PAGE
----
Seattle Riot Goes Undefeated To Win US Open

Seattle Riot was the only undefeated team at the US Open, going 9-0 on their way to the title. They defeated Boston Brute Squad 10-7 in the final, and in doing so, made themselves the frontrunner going into the WUCC.

Seattle Riot's Rohre Titcomb attacks the disc at the 2014 US Open.
Photo by Alex Fraser —

The increasing level of competition at the US Open and the looming World Ultimate Club Championships have changed the context of what this tournament means. Because teams are further along now than they usually are, and because World’s is not far down the road, there was something extra on the line in Blaine, Minnesota. The winner would likely emerge as the favorite to win WUCCs and potentially the USAU title.

Seattle Riot put the finishing touches on an undefeated 9-win tournament showing with a 10-7 victory over Boston Brute Squad in the final. It is the team’s second US Open championship.

Riot never trailed in the final, opening the game with a 3-0 run. Brute Squad fought back to tie the game at 3-3, but Riot broke into half through some smooth play from Shira Stern. There would be no more Boston comebacks and Seattle won in soft cap, a break finished off by Charlie Mercer hitting Stern.

“I think their experience really showed. They felt more at home here,” said Brute Squad captain Emily Baecher.

As the low score implies, it was not the most beautiful expression of Ultimate. The gusty conditions certainly played a role, sending throws careening around receivers and leading to zones that forced long and sloppy points. Miscues were plentiful, including in the red zone, and teams had multiple looks on most points; there were 76 combined turnovers in the game.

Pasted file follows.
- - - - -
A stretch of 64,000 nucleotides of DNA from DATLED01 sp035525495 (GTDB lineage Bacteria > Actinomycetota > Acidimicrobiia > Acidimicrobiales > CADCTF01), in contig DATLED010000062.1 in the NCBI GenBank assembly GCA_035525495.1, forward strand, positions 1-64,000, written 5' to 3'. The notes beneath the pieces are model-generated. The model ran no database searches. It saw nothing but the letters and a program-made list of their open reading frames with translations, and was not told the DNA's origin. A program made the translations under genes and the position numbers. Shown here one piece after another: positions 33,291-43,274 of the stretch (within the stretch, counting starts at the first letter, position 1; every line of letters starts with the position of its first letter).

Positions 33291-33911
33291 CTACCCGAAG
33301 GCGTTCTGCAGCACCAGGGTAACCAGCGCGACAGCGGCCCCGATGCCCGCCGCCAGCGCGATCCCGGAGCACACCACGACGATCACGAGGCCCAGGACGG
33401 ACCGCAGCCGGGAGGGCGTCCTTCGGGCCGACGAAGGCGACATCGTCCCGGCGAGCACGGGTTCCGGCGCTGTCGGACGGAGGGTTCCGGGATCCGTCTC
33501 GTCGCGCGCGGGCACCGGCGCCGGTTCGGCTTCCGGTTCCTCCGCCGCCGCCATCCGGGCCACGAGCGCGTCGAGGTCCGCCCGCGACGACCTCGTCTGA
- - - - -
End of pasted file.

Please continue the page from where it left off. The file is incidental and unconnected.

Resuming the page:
In the conditions, Riot’s strong zone and disc movement eventually won out. And while the weather was different than when the tournament first started, Seattle’s winning recipe didn’t really change. They played hard D, they moved the disc quickly, and used the break side.

“We talked a lot about having our cutters work together,” said Riot captain Rohre Titcomb. “We talked about going from ‘me’ to ‘we’; don’t cut for yourself, cut for your teammates.”

And when in doubt – or near the end zone – they found Surge. Sarah “Surge” Griffith continued a run of strong and consistent play, particularly near the end zone. She led the tournament with 19 goals, including 3 in the final; she also tallied 14 assists (6th overall), easily giving her the highest total goals and assists.

Seattle credits their early season progress to small group work. The roster is broken down into groups of players, who work together to better understand and execute the strategic vision of the leadership and Coach Andy Lovseth. Early season focus on talking and thinking about the team’s gameplan has obviously reaped dividends.

“The work we’ve put in on defensive fundamentals really paid off,” said Titcomb.

Riot has also spent the US Open working on their mental game, dealing with the ebbs and flows of high level competition. They could have faltered when Brute Squad scored three in a row to tie it, or when Fury was going shot for shot with them in pool play, or even in their tight pool play game with Brute. Each time, when asked to step up and pull away in the later stages of the game, they succeeded.

For the team, the title is icing on the cake, a great sign that they are making strides towards their goals. Riot executed at a higher level than the opposition game in and game out, and their chemistry and play are clear rewards for their hard work and focus. It certainly looks like they are in a great place as they prepare for Lecco.

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